“In the longer run, it will depend on the policy mix adopted by the new economic team and new central bank authorities,” Osses said. “But we think they do understand the benefit that inflation credibility has for the economy and for their own political future.”
Inflation has slowed from a high of 17 percent in Lula’s first year in office in 2003, helping the economy maintain an average annual growth rate of 3.4 percent and lift 21 million people out of poverty, according to the Rio de Janeiro-based Getulio Vargas Foundation.
Yields on interest-rate futures due in January 2012 fell three basis points to 11.33 percent, signaling traders expect the central bank will raise the benchmark rate to about 12.25 percent by then, according to data compiled by Bloomberg.
The extra yield investors demand to hold Brazilian dollar bonds instead of U.S. Treasuries rose one basis point to 173, according to JPMorgan Chase & Co.
The cost of protecting Brazilian debt against non-payment for five years with credit-default swaps fell one basis point to 99, according to data compiled by CMA DataVision. Credit-default swaps pay the buyer face value in exchange for the underlying securities or the cash equivalent should a government or company fail to adhere to its debt agreements.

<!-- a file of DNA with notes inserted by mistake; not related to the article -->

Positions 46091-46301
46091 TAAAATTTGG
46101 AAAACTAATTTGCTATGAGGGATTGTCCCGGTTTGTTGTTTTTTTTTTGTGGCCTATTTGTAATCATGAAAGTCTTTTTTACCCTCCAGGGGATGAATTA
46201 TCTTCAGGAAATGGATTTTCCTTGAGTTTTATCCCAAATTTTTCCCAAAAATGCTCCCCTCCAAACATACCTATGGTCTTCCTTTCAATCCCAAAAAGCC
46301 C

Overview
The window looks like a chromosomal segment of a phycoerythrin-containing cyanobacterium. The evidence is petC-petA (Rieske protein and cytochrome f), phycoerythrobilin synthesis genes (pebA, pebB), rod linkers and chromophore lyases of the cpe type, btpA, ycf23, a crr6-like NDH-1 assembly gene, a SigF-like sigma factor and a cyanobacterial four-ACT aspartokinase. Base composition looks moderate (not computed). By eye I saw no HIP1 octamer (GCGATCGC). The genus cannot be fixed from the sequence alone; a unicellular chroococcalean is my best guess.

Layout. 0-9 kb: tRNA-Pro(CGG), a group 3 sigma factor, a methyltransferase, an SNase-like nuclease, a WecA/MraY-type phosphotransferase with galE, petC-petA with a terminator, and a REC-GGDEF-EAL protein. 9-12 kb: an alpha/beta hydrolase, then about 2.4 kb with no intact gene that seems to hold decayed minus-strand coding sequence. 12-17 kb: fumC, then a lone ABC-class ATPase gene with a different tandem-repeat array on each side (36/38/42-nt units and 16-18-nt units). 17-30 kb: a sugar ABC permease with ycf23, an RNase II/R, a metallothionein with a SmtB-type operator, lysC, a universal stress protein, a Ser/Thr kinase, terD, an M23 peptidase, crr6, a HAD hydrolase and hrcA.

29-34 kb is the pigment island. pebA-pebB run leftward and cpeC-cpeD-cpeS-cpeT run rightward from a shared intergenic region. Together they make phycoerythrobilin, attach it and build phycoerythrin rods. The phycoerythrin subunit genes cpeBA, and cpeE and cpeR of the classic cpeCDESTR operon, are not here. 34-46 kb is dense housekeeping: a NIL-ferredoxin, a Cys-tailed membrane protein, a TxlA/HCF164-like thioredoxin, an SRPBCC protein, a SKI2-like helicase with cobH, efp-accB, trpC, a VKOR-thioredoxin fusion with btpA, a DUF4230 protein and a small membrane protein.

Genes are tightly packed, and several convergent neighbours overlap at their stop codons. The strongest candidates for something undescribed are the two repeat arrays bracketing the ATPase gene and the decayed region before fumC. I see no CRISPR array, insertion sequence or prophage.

The real gained 0.2 percent to 1.7013 versus the dollar by 10:22 a.m. in New York.
Record-low interest rates in the U.S., Japan and Europe are fueling demand for Brazilian fixed-income assets, helping push the real to 1.6442 per dollar on Oct. 14, the strongest level since September 2008. The Finance Ministry tripled a tax on foreigners’ purchases of fixed-income assets this month to 6 percent to curb the currency rally and shore up exports.
The central bank bought $4.2 billion in the first half of October after tripling purchases to $10.8 billion in September to weaken the real, according to data on the bank’s website.
Those purchases are injecting reais into the economy, adding to inflation even as the central bank seeks to drain the cash back out, RBC’s Chamie said. Annual money supply growth, as measured by the M1 monetary aggregate, quickened to 19.8 percent in August from 12 percent at the end of last year, according to data compiled by Banco Central do Brasil.
The “central bank has been intervening very hard and sterilization efforts aren’t very helpful,” Chamie said. “It generates money supply growth and as a result that’s going to add to inflation concerns.”